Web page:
Sonic Wave Love

Cutters

CMC International Records, 1999

REVIEW BY: Christopher Thelen

ORIGINALLY PUBLISHED: 02/18/1999

CMC International has a problem - namely, an image problem. Because they've dared to take chances with acts that other labels wouldn't want to touch because they're seen as being unmarketable, they've been called a label where old acts go to die. (This is all beside the fact that many of these groups have put out works that sound like new life has been breathed into them.)

So, the time has come for CMC to sign their first new artist - and the honor falls to Cutters, an Indiana-based quartet whose music is a cross between Collective Soul, Edwin McCain and Live. Their debut album, nbtc__dv_250 Sonic Wave Love, has many moments that show this is a band to watch in the future, but one does find themselves withing that the band would try and develop their own unique voice.

The group - vocalist/guitarist Tommy Berry, bassist Ron Calder, keyboardist Bill Maki and drummer Pete Wilhoit - come out of the gate strong with the first single "Satisfied". The energy level and songwriting ability of the band is impressive, showing that Cutters are more than just a cookie-cutter band mimicking the flavor of the week. The opening effects alone are worth the price of admission - Sonic indeed!

So where do some of the other artist comparisons I mentioned come into play? When I hear tracks like "Hero," the flavor of Collective Soul is heard in both the harmony of the vocals and the tempos of the songs. When tracks like "Watching" come on, the acoustic backbone of the song, combined with Berry's vocals, conjures up comparisons to Edwin McCain and "I'll Be" (even though I know that "Watching" is a faster tempoed number). On still others like "As I Fly," the Live influence enters in with the jangly guitars and the hints of more offbeat chords being used at times.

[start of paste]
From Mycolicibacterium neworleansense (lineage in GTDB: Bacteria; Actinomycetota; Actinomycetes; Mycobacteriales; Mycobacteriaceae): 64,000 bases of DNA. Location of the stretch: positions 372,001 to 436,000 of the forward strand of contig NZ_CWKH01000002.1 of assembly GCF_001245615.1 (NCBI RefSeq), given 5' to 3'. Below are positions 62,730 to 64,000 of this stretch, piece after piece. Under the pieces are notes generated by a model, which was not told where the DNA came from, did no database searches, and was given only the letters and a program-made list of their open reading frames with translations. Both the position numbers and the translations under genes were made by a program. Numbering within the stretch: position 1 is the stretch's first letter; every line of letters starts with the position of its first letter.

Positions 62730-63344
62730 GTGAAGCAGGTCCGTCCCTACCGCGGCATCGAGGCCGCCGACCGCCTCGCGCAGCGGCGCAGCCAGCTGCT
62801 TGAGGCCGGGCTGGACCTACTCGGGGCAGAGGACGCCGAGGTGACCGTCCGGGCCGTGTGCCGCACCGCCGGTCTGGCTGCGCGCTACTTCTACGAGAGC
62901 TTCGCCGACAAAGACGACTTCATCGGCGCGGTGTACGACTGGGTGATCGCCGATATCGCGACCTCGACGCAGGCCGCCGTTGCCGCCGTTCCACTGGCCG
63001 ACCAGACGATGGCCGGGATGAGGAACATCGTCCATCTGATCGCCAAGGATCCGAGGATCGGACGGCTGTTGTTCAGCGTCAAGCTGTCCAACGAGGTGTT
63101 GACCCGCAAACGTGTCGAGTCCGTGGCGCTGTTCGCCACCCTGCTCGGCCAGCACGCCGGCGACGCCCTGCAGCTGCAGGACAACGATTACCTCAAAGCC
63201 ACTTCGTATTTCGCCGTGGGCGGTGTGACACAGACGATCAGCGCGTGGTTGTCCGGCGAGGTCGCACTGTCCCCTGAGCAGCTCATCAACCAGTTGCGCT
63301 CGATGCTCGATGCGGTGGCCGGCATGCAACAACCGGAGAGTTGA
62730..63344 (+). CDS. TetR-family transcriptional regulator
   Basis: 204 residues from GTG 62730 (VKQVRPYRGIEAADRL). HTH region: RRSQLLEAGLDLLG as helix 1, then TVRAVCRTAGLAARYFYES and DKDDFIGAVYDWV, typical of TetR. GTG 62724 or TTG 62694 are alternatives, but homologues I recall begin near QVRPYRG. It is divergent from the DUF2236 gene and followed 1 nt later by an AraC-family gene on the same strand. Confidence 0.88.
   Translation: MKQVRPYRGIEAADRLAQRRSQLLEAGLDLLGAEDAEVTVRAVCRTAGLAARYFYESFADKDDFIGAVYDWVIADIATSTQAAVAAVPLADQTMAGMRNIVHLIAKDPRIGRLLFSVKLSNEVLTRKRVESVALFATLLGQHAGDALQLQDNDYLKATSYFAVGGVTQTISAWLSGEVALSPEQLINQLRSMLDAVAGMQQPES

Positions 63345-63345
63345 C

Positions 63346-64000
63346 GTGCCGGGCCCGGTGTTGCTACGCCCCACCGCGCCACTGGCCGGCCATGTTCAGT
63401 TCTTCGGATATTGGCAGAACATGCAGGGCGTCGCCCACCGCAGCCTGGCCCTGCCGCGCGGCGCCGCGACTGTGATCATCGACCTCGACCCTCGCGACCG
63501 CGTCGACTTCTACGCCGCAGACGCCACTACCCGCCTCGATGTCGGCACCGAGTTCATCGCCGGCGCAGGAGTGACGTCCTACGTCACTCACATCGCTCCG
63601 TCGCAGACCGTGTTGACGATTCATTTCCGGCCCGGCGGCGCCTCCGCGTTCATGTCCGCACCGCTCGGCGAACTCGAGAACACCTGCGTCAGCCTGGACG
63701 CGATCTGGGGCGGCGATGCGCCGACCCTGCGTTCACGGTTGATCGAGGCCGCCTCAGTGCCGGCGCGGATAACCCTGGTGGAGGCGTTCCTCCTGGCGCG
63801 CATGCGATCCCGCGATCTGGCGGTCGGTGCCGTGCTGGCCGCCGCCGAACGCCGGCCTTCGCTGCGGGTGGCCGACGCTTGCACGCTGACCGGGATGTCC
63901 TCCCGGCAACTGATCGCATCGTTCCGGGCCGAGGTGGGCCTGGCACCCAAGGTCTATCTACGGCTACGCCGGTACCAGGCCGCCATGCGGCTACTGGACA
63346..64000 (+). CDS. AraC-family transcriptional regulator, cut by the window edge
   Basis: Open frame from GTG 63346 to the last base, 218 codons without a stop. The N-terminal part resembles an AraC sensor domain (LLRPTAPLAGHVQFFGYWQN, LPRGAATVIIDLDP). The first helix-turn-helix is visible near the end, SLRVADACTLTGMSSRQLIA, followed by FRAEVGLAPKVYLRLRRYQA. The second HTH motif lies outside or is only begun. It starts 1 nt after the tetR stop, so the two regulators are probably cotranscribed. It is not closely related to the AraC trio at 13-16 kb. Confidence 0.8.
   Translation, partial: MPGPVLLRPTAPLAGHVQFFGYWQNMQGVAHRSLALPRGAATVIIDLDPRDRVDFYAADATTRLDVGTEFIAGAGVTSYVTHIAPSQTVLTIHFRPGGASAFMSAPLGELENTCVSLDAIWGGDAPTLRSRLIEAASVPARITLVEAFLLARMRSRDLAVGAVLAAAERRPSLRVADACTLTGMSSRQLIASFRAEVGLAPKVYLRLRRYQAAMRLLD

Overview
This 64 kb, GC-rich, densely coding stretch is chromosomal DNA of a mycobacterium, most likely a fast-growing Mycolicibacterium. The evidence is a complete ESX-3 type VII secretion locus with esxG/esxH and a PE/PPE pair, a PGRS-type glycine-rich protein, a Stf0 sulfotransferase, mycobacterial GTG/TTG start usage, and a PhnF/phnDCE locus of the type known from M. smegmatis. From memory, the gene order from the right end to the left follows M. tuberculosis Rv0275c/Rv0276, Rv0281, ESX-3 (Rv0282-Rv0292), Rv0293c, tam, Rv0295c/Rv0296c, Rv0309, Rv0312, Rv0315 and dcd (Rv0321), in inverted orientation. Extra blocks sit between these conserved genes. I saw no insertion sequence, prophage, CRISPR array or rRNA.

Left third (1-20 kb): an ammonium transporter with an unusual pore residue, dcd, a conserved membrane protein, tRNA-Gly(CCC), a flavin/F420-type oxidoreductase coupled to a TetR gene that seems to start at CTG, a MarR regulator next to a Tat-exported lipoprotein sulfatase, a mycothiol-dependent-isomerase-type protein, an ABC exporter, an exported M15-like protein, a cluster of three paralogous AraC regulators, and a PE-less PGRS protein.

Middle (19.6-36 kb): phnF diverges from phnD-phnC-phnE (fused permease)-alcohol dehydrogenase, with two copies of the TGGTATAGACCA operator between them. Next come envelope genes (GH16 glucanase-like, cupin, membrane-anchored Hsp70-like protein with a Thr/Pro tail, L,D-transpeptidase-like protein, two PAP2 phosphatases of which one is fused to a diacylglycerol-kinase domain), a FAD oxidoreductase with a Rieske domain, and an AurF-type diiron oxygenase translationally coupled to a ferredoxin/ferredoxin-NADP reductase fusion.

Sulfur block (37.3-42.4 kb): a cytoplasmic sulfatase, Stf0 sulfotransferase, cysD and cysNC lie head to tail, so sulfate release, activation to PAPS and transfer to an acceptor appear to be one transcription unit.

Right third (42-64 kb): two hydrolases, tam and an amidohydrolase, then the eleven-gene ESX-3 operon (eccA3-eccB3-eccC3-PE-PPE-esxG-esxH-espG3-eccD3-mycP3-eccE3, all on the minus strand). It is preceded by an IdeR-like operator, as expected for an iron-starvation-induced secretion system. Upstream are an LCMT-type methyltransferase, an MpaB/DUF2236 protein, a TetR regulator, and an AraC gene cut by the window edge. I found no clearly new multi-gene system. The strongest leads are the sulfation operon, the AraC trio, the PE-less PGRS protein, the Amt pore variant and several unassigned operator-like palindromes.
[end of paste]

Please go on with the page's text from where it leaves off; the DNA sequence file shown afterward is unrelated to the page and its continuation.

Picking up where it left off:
All of this is well and good, and other tracks like "Genie" and "Gilgamesh" all serve as further testament to the talent that is in Cutters. But where Sonic Wave Love eventually develops its weakness is that Cutters never do really develop their own unique style, even though what they're doing is by no means ripping off the other mentioned artists.

Developing a band's own unique style and sound is possibly the toughest "growing pain" that any act has to go through - and I've heard too many over the years, good and bad, who just were never able to clear this hurdle. But this is where Cutters have an advantage; already an act with some road scars to talk about, I don't think it will be long before the band will carve their own path in the pop/rock world.

Until that day comes, Sonic Wave Love is a pleasant enough starting point for the band, and is an album that is worth your attention - as well as a fighting chance to get heard on the radio.

Rating: B-

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© 1999 Christopher Thelen and The Daily Vault. All rights reserved. Review or any portion may not be reproduced without written permission. Cover art is the intellectual property of CMC International Records, and is used for informational purposes only.